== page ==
The advantages of targeted marketing seem self-evident, yet many companies still use advertising strategies that would only be current in an episode of Mad Men. Too often in marketing strategy we use a bazooka to do the job of a hypodermic needle.
When you focus on the general market, you end up reaching a lot of people who are uninterested. This “spray and pray” method worked when you didn’t have to prove an ROI. In today’s marketing world, that isn’t relevant. Or smart.
A few weeks ago a national manufacturer decided to send me a sample of their product hoping to gain my business. It was a brightly displayed package and since it was a dimensional piece, it stood out in my mailbox.
There was one BIG problem: It was for pantyhose.
I’m sure there may be a market for people named Adam who wear their product. I just don’t happen to be one of them. They had wasted their money and effort. This mailing was not an example of targeted marketing.
One example of targeting a broad audience is an advertising legend. In the story, the media director of a large agency was presenting to her prospect, a manufacturer of a car steering wheel lock. She claimed she could cut his outdoor advertising in half and still maintain their current results. How? They would only run ads for the auto anti-theft device that commuters would see driving into the high-crime downtown area, not out. She won her agency the account.
That’s targeted marketing.
When you adopt a targeted strategy, your focus is greater, your results are better, and your prospects feel appreciated. And it all starts with defining your targeted customer.
Here are 6 easy steps:
- Step One: Start with your current customers: Take a good look at the customers you already have. How old are they? Where do they live? Check out who’s following you on your social channels. These customers are so much more than an opportunity for repeat sales; they’re a wealth of targeted marketing information. Study them. Look for consistencies and you’ll find your focus.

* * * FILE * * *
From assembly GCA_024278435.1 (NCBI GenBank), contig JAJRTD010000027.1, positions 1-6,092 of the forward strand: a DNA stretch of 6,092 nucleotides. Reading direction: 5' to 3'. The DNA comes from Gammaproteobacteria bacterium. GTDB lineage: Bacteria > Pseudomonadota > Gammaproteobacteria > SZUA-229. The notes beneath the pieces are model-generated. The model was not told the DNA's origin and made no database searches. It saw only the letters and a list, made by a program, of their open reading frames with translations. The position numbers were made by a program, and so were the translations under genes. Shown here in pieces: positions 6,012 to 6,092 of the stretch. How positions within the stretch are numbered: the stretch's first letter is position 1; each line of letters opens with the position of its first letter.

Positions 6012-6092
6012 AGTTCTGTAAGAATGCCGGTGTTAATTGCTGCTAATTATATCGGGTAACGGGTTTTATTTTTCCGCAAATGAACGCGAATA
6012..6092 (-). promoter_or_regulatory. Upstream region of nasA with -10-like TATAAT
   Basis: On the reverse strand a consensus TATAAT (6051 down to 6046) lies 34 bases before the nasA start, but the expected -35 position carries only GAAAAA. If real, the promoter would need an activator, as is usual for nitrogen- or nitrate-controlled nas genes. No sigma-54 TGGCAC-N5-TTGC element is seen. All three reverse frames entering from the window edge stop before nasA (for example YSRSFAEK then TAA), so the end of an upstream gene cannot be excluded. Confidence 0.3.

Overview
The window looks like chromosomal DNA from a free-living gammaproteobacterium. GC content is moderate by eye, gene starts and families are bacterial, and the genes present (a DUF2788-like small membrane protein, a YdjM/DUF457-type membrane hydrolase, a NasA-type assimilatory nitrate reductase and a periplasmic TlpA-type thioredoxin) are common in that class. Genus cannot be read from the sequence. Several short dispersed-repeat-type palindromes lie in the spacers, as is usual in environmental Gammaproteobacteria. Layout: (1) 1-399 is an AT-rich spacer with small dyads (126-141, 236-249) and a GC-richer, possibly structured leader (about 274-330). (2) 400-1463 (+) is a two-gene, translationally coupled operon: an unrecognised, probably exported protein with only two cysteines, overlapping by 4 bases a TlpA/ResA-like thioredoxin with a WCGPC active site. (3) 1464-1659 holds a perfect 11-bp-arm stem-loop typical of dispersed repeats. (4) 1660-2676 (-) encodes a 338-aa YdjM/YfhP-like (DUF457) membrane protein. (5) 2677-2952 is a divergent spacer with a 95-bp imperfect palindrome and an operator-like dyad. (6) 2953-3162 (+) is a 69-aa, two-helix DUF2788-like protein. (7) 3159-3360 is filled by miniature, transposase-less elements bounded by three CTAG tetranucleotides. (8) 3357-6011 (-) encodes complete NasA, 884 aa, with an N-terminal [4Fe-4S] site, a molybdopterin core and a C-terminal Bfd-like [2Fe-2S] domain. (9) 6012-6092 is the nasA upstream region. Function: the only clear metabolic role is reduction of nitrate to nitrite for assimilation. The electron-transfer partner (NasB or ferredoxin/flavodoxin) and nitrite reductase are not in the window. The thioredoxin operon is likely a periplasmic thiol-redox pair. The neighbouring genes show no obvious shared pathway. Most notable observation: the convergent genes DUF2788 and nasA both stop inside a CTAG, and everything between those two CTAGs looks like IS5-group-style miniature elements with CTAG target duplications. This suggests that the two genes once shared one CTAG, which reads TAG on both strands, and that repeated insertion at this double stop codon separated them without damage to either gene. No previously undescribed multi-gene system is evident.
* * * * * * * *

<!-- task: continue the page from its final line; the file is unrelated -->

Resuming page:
- Step Two: Leverage the competition: Do a little recon in your category. Find out what your competition is doing right and who they are reaching. After that, you have a strategic decision to make. You can either go after that same audience or steer clear of them and look for a niche of your own. Either way, you’re focusing in on a specific group.
- Step Three: Study your offering: Take a close look at your product or service. List the features and the benefits. Then use that as a springboard to the type of person who would benefit most from what you have to offer. What you have could be good for everyone, but it is more than likely best for a specific target.
- Step Four: Use demographics: You can get very focused with every feature you give your audience. What’s their age, their income level, gender and marital status? Are they well educated? What’s their ethnic background and location? The more specifics you choose, the better off you’ll be.
- Step Five: Get in their heads: Now that you’ve focused on their demographics dig into their psychographics. How do they feel? What are their priorities in life? Imagine their opinions, interests and lifestyles. This way of thinking may seem like something that would help only your creative department, but it goes much deeper than that. Many companies have looked at psychographic and used them to influence their media strategy and on some occasions, their product development.
- Step Six: Once you have your target audience, target them. Craft messages specific to their wants and needs. Develop media placements that hit their cities, zip codes, and even neighborhoods.
Your targeted marketing and marketing strategy will reap wonderful results. You’ll be more efficient and more effective. And you won’t waste time and money sending “Adam” pantyhose. And isn’t that what great marketing is all about?